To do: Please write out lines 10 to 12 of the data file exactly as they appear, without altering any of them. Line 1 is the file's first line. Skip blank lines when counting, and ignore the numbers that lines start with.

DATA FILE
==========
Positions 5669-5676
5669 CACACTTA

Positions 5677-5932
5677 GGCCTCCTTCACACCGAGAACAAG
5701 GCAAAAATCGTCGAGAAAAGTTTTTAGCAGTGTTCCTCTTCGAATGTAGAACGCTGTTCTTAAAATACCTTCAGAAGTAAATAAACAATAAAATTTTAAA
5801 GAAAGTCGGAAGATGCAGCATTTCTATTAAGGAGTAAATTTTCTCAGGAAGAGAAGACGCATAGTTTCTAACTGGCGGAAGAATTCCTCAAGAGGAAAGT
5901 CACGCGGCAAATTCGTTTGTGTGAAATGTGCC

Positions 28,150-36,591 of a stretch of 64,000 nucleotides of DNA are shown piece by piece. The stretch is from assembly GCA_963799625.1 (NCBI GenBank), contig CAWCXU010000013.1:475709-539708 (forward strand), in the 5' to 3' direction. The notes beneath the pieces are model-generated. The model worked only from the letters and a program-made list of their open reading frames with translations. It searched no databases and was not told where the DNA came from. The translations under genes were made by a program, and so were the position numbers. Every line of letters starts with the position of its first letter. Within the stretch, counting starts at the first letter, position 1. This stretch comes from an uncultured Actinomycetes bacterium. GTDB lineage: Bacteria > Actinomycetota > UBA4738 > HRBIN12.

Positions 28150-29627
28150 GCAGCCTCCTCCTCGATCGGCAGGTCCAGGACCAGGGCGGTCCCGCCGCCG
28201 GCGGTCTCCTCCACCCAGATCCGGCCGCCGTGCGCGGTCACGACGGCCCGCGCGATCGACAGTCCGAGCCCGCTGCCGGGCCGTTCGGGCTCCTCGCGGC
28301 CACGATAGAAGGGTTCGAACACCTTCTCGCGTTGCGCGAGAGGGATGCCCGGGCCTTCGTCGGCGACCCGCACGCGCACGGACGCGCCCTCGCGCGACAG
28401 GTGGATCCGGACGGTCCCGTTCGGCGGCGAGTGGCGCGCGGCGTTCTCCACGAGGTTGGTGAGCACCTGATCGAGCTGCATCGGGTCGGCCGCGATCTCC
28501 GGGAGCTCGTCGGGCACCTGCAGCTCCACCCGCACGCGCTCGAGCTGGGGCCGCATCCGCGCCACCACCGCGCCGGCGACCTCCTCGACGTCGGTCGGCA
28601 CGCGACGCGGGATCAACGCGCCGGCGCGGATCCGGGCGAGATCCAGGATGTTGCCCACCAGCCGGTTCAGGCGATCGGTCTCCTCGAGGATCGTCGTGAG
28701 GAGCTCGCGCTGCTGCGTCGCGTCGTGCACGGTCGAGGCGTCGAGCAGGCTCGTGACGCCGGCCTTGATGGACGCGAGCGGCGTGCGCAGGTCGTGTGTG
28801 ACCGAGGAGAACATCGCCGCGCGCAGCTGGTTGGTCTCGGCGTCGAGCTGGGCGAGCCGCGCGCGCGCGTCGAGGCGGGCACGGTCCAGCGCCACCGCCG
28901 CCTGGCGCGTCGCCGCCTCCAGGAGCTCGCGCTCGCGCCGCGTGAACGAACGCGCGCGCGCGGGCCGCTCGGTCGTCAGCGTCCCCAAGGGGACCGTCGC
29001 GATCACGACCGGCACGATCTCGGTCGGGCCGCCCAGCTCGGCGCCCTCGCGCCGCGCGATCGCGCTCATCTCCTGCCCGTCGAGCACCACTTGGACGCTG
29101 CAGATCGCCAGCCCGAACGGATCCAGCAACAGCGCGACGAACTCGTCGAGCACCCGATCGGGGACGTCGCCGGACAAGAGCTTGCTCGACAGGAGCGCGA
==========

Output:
28150 GCAGCCTCCTCCTCGATCGGCAGGTCCAGGACCAGGGCGGTCCCGCCGCCG
28201 GCGGTCTCCTCCACCCAGATCCGGCCGCCGTGCGCGGTCACGACGGCCCGCGCGATCGACAGTCCGAGCCCGCTGCCGGGCCGTTCGGGCTCCTCGCGGC
28301 CACGATAGAAGGGTTCGAACACCTTCTCGCGTTGCGCGAGAGGGATGCCCGGGCCTTCGTCGGCGACCCGCACGCGCACGGACGCGCCCTCGCGCGACAG